As an Asian American-founded and operated organization, AAF brings a unique perspective to philanthropy in the U.S. We know what it means for our cultures and our self-worth to be colonized; to have our knowledge and experiences devalued, and to be rewarded for adopting someone else’s system of power. Many of us have experienced the powerlessness of feeling voiceless in a top-down philanthropic system. For these reasons, Asian American Futures strives to do philanthropy differently. In everything we do, our guiding principles are 1) to resource the AAPI community and democratize philanthropy, 2) to change Asian American narratives, and 3) to promote AAPI civic engagement in solidarity with all marginalized communities.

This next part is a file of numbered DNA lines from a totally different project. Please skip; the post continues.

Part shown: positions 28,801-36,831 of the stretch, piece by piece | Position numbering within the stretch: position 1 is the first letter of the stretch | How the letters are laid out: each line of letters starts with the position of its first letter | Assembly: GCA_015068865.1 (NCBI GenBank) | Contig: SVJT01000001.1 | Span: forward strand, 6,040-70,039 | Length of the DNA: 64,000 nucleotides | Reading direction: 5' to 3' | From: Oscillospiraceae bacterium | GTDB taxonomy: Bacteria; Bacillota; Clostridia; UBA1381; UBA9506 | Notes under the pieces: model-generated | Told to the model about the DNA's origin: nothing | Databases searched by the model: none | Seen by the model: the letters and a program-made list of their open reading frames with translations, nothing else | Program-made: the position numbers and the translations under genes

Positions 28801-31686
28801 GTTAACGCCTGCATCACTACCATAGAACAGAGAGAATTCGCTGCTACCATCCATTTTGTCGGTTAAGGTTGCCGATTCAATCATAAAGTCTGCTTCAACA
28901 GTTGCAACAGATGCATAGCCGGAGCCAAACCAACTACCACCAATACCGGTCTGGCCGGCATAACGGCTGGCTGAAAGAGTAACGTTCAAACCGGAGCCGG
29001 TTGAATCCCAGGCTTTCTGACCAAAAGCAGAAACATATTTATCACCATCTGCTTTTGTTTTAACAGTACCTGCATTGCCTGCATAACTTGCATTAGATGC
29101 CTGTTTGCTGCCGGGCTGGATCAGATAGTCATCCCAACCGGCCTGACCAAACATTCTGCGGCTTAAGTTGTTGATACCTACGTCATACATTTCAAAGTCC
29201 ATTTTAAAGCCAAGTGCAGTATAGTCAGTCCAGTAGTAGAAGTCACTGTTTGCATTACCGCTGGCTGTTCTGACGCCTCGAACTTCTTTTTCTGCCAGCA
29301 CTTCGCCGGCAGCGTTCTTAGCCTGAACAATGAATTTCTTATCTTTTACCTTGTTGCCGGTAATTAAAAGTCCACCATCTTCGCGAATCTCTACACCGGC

Resourcing the AAPI community and democratizing philanthropy: Along with our partner Gold House, AAF is about to launch our 2nd annual Gold Futures Challenge (GFC), an innovative online grants challenge that combines grant-making with education, visibility, and grassroots empowerment. Each year, we grant $500,000 to small AAPI-serving nonprofit organizations across the country through the GFC. In a twist on traditional grantmaking, we hold a public vote to determine the prizes, which include a monetary grant and resources for organizational sustainability. In order to vote, members of the public must read about and view the work of many emerging nonprofits. In doing so, most people will learn something new about Asian American and Pacific Islander communities. This way, the GFC not only makes grants supporting the work of small AAPI nonprofits, but it also raises the visibility of AAPI communities’ needs, creates meaningful connections, and builds a bigger table at which everyone has a seat.